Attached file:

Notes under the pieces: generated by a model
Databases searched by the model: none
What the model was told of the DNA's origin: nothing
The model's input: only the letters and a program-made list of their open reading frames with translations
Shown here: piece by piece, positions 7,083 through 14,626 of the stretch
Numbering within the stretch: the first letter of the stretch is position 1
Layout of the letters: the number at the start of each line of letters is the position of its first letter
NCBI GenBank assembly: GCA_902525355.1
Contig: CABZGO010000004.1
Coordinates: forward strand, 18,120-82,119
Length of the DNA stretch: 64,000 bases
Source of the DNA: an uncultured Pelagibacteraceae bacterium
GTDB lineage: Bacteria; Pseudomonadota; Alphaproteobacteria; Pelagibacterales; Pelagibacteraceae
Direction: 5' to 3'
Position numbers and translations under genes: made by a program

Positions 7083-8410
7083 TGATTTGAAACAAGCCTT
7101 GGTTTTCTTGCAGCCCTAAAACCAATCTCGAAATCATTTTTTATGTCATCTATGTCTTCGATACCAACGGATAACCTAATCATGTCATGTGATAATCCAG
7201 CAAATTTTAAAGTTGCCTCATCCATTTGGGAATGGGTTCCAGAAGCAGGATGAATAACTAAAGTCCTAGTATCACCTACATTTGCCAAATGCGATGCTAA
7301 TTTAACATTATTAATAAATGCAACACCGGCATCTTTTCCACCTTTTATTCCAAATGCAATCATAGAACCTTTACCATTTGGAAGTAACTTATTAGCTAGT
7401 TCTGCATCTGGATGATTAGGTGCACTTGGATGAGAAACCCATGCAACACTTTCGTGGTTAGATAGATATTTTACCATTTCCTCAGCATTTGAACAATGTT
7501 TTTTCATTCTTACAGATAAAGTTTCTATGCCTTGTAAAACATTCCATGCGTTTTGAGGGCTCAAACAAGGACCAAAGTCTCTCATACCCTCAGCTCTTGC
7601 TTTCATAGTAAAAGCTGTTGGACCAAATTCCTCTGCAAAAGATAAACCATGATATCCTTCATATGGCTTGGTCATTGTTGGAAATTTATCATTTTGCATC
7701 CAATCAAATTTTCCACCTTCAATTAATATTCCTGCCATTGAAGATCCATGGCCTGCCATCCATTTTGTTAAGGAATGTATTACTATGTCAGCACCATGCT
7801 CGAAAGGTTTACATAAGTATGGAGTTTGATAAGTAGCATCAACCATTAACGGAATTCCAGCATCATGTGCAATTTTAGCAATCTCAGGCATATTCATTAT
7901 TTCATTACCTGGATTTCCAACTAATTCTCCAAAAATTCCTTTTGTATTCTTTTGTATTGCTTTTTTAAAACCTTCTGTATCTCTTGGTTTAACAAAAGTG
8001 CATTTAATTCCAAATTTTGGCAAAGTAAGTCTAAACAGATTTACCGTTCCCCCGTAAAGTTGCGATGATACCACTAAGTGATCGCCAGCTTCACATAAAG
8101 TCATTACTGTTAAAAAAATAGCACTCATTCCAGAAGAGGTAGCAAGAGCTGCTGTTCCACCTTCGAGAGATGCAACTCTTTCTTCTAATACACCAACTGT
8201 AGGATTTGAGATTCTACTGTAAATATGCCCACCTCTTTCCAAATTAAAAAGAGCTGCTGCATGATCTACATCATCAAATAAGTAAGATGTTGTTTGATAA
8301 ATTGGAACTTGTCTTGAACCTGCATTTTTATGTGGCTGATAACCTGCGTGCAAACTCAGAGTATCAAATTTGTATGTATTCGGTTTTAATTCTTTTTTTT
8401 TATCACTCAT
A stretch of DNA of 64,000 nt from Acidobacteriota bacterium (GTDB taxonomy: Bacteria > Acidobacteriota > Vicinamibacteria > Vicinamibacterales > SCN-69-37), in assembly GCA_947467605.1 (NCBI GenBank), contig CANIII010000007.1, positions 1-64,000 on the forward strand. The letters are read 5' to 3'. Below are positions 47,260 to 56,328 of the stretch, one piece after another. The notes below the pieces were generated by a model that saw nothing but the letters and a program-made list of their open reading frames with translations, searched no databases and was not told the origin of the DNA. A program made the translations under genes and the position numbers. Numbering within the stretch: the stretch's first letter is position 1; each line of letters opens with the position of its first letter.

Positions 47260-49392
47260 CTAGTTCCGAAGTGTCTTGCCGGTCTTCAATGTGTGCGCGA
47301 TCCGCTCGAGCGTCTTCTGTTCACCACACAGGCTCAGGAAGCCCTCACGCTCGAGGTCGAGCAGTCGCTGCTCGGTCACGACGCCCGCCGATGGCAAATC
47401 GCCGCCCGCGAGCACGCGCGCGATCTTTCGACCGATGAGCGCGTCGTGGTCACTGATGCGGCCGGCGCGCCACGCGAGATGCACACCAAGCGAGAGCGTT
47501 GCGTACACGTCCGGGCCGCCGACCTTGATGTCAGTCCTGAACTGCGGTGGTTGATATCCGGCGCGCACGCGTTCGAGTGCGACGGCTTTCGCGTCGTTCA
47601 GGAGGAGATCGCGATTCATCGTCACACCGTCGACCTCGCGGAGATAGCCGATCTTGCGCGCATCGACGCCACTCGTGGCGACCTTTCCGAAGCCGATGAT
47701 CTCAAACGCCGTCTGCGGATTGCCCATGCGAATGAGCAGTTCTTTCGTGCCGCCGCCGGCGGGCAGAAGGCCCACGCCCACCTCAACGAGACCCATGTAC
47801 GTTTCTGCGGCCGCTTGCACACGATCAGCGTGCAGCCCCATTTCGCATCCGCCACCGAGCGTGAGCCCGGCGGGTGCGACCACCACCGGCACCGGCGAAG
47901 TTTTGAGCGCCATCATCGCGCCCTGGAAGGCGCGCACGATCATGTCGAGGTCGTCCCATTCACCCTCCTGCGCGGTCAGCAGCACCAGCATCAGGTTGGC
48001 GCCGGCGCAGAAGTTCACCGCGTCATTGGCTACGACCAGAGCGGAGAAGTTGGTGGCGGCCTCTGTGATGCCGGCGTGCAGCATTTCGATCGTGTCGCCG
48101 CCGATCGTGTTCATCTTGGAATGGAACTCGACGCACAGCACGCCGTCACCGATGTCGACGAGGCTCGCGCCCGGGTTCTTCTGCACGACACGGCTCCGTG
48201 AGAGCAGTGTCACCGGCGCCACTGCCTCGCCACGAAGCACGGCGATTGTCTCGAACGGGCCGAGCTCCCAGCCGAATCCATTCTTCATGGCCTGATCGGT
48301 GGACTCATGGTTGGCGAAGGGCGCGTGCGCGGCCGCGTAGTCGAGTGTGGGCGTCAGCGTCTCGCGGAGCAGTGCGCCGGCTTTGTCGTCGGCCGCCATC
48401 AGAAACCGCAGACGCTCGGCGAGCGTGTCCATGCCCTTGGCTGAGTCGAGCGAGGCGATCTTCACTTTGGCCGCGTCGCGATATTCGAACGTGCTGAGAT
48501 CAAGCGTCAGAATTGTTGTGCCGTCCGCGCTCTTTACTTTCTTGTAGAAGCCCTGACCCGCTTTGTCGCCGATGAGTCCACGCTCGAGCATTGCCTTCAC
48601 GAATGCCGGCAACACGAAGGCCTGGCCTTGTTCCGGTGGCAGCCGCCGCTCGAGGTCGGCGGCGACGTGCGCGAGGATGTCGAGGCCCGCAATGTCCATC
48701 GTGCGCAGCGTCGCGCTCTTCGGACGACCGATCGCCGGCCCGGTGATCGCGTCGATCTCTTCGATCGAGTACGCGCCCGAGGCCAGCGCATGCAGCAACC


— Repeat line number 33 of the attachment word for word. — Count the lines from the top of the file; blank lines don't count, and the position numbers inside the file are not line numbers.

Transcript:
Positions 47260-49392